all that jazz

james' blog about scala and all that jazz

Configuring Tomcat to use Apache SSL certificates

In a typical SSL configuration for a Tomcat web server, Apache sits in front of Tomcat as a reverse proxy, and does the SSL. This was the configuration of some systems I work with. There are a number of reasons why this configuration is used, the primary one being that Apache's SSL implementation is much faster than Tomcat's. So it's not often that you would go from using this configuration to switching to a Tomcat only configuration, but that's exactly what I just did.

The reason for doing this is that we wanted to use Tomcat's NIO connector, in order to use Tomcat's comet capabilities. Setting up SSL with Tomcat is something that I had never done before, I had heard though that it was not easy. After trying to do it without really understanding what I was doing, I found that it really wasn't easy. The problem was that everything I looked at on the web talked about using the Java keytool to generate a key, so you could send a certificate signing request to your trusted authority to sign. The thing is, I already had a key, and a certificate, and the Java keytool utility that does all this key manipulation has no way of importing an existing key.

Eventually I found this utility, and was able to get things working. But, as often happens when solving these problems, I then read back over the Tomcat SSL HowTo, and now with more of an understanding of what I was doing I found a much simpler and easier way of getting Tomcat to use my existing certificate.

The trick is, rather than use a JKS repository, which is the native Java SSL certificate store, and what most of the documentation on the web talks about, is use a PKCS12 repository, which is an internet standard, and can be manipulated using standard tools such as openssl. This tool requires three files, which are easy to find from your Apache SSL configuration, one is the private key file, another is the certificate, and finally the certificate signer chain. The command to run is:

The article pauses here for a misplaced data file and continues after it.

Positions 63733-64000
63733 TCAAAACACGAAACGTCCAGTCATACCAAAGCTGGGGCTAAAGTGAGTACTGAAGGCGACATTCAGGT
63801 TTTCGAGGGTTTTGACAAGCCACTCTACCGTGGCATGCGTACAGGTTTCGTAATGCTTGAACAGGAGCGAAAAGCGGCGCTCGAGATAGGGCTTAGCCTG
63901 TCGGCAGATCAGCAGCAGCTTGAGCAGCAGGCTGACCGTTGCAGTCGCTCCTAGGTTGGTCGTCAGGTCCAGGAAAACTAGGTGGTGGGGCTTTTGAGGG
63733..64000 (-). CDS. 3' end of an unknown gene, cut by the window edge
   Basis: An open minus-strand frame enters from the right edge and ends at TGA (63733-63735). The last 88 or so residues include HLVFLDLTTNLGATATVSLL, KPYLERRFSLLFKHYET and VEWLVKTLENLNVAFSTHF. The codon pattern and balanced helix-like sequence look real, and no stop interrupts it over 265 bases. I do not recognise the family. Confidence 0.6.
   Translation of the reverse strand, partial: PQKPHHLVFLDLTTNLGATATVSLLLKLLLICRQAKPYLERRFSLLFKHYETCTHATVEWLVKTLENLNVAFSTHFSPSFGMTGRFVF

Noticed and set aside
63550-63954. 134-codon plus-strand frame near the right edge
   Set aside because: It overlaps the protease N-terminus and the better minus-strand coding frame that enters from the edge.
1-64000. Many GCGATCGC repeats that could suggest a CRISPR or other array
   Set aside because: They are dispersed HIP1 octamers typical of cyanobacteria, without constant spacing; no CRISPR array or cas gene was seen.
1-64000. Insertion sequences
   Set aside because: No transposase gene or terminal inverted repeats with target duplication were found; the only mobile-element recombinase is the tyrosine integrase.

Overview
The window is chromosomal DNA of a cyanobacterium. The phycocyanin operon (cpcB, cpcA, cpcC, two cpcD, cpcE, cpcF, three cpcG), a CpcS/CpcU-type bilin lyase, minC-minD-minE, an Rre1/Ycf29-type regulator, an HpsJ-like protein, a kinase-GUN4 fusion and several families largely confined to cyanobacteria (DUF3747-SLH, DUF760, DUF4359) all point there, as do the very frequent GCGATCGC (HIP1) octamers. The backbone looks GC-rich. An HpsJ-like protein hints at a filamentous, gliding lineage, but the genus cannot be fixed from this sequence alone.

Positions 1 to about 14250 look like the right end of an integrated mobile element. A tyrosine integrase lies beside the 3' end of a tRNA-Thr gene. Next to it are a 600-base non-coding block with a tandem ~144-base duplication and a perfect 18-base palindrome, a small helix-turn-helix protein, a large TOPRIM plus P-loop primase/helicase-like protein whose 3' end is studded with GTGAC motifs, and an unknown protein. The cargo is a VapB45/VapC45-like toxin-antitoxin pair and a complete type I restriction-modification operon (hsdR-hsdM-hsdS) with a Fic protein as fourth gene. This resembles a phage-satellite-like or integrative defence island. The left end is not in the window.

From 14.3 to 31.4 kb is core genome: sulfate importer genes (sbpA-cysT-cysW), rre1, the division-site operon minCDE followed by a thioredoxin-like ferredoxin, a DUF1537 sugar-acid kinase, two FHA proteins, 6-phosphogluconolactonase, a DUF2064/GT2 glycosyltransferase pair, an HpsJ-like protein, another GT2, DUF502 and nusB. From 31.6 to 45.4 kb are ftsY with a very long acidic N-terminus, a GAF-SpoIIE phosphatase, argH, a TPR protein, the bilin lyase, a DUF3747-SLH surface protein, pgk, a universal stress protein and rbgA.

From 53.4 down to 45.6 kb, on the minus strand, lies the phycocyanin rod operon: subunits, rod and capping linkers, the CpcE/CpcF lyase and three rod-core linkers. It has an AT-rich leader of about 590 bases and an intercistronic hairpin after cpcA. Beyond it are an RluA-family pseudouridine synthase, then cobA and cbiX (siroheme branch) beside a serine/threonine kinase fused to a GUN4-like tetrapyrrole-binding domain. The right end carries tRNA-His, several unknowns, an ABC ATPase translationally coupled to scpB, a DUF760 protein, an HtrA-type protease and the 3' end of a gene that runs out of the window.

openssl pkcs12 -export -in mycert.crt -inkey mykey.key \
                        -out mycert.p12 -name tomcat -CAfile myCA.crt \
                        -caname root -chain

The name and caname arguments can be anything, they're just convenient aliases to allow later manipulation of the file. The command will prompt you for a password, this password gets set as the keystorePass in the Tomcat connector configuration. The keystoreType must be set to PKCS12. Here is my Tomcat configuration:

    <Connector port="8443" maxHttpHeaderSize="8192"
               maxThreads="150" enableLookups="false" acceptCount="100"
               connectionTimeout="20000" disableUploadTimeout="true"
               protocol="org.apache.coyote.http11.Http11NioProtocol"
               SSLEnabled="true" scheme="https" secure="true" clientAuth="false" sslProtocol="TLS"
               keystoreFile="/path/to/mycert.p12"
               keystoreType="PKCS12" keystorePass="tomcat"/>
comments powered by Disqus

About

Hi! My name is James Roper, and I am a software developer with a particular interest in open source development and trying new things. I program in Scala, Java, PHP, Python and Javascript, and I work for Lightbend as a developer on Lagom. I also have a full life outside the world of IT, am a passionate Christian, enjoy playing a variety of musical instruments and sports, and currently I live in Canberra.

I also have a another blog called Roped In about when my wife and I lived in Berlin for a year to help a church reconnect with its city.